Nanotechnology Now

Our NanoNews Digest Sponsors





Heifer International

Wikipedia Affiliate Button


android tablet pc

Home > Press > Researchers Begin Testing of Promising New Nanomaterial for Hydrogen Storage

Rensselaer/Liu

Nanoblades
Rensselaer/Liu

Nanoblades

Abstract:
Scientists at Rensselaer Polytechnic Institute are working to optimize a promising new nanomaterial called nanoblades for use in hydrogen storage. During their testing of the new material, they have discovered that it can store and release hydrogen extremely fast and at low temperatures compared to similar materials. Another important aspect of the new material is that it is also rechargeable. These attributes could make it ideal for use in onboard hydrogen storage for next-generation hydrogen or fuel cell vehicles.

Researchers Begin Testing of Promising New Nanomaterial for Hydrogen Storage

Troy, NY | Posted on September 14th, 2011

The findings on the performance of the nanoblades are published in the September 2011 edition of The International Journal of Hydrogen Energy in an article titled "Low-temperature cycling of hydrogenation-dehydrogenation of Pd-decorated Mg nanoblades." The research is sponsored by the National Science Foundation.

The scientists created the magnesium-based nanoblades for the first time in 2007. Unlike three-dimensional nanosprings and rods, nanoblades are asymmetric. They are extremely thin in one dimension and wide in another dimension, creating very large surface areas. They also are spread out with up to one micron in between each blade.

In order to store hydrogen, a large surface area with space in between nanostructures is needed to provide room for the material to expand as more hydrogen atoms are stored. The vast surface area and ultrathin profile of each nanoblade, coupled with the spaces between each blade, could make them ideal for this application, according to Gwo-Ching Wang, professor of physics, applied physics, and astronomy at Rensselaer.

To create the nanoblades, the researchers use oblique angle vapor deposition. This fabrication technique builds nanostructures by vaporizing a material — magnesium in this case — and allowing the vaporized atoms to deposit on a surface at an oblique angle. The finished material is then decorated with a metallic catalyst to trap and store hydrogen. For this research, the nanoblades were coated with palladium.

In their most recent paper, the researchers report on their tests of the nanoblades' performance. Understanding how the material responds to hydrogen over time is essential to improving the material for future use in hydrogen vehicles, according to postdoctoral researcher and lead author of the new paper Yu Liu.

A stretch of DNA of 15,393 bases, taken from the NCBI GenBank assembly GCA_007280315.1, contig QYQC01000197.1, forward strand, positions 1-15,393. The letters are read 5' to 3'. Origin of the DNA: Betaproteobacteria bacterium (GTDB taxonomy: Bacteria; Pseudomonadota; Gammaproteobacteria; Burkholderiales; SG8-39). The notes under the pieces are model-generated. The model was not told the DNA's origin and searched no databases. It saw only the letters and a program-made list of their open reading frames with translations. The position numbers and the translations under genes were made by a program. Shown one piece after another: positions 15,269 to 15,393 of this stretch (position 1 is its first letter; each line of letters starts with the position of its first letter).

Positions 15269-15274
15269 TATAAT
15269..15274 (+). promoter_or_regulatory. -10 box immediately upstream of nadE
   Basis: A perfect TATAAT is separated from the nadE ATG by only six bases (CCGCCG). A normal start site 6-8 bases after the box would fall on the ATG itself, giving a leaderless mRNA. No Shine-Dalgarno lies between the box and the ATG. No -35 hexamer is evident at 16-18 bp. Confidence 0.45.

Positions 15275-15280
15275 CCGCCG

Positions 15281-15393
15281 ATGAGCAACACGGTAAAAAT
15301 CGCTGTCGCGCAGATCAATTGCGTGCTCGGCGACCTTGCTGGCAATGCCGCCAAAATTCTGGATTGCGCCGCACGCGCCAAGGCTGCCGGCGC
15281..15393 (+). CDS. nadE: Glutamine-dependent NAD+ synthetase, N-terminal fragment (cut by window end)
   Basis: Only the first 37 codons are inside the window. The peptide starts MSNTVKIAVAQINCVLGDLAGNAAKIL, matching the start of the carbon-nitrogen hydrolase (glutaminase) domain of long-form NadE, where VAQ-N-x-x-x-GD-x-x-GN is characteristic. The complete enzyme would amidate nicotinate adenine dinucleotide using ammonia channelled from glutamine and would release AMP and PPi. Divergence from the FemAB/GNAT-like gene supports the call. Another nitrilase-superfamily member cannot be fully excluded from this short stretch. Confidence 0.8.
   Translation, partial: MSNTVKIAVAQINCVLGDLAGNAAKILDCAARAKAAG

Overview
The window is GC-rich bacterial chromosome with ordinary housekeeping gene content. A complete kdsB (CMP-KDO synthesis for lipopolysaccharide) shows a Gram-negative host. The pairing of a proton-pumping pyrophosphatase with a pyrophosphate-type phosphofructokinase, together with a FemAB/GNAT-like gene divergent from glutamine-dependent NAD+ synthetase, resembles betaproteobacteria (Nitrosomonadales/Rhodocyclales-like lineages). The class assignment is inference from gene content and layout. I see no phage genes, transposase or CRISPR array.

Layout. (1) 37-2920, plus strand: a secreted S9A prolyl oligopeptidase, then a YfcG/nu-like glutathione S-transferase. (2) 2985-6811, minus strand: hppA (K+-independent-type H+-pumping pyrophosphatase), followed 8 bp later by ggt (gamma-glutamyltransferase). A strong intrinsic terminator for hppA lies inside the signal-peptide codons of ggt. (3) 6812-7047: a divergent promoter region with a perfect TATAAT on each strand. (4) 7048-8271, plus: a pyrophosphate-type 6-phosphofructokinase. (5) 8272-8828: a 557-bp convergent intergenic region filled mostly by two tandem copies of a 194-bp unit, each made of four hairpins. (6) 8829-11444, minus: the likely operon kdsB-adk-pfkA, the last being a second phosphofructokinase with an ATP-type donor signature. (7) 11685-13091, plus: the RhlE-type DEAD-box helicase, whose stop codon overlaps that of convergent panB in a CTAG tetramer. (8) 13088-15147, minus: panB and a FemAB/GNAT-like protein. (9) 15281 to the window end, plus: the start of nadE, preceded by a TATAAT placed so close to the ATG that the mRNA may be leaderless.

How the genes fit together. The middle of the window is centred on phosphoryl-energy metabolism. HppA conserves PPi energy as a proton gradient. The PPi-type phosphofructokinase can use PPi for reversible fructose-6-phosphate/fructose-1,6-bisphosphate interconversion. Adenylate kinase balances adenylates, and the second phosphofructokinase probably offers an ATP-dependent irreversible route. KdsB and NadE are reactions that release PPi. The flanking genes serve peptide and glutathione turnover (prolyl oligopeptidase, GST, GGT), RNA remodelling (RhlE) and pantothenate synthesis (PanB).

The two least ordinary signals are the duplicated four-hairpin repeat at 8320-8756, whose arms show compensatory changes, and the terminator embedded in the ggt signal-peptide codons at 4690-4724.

"The requirements from the Department of Energy are very challenging for existing hydrogen storage technology, particularly when it comes to new energy storage materials for onboard hydrogen storage," said Liu. "All new materials must operate at low temperatures, desorb hydrogen quickly, be cost efficient, and be recyclable."

Their work with nanoblades is already showing promise in all these areas, according to Wang and Liu.

What they found is that the nanoblades began releasing hydrogen at 340 degrees K (approximately 67 degrees Celsius). When the temperature was increased slightly to 373 K (100 degrees C), the hydrogen stored in the nanoblades was released in just 20 minutes. Many other materials require more than double that temperature to operate at that rate, according to Liu.

They also found that the nanoblades are recyclable. This means that they can be recharged after hydrogen release and used over and over. Such reusability is essential for practical applications.

Using a technique called reflection high-energy electron diffraction (RHEED) and temperature programmed desorption (TPD) — which are equipped onto an integrated ultrahigh vacuum system with a combination of a high-pressure reaction cell and a thin-film deposition chamber — they found that the current nanoblades can go through more than 10 cycles of hydrogen absorption and release.

The RHEED technique is different from other processes, such as X-ray diffraction, because it monitors the near surface structure, phase, and grain size of the material as it changes. Tracking the surface evolution of the material provides insight into how the structure evolves over time.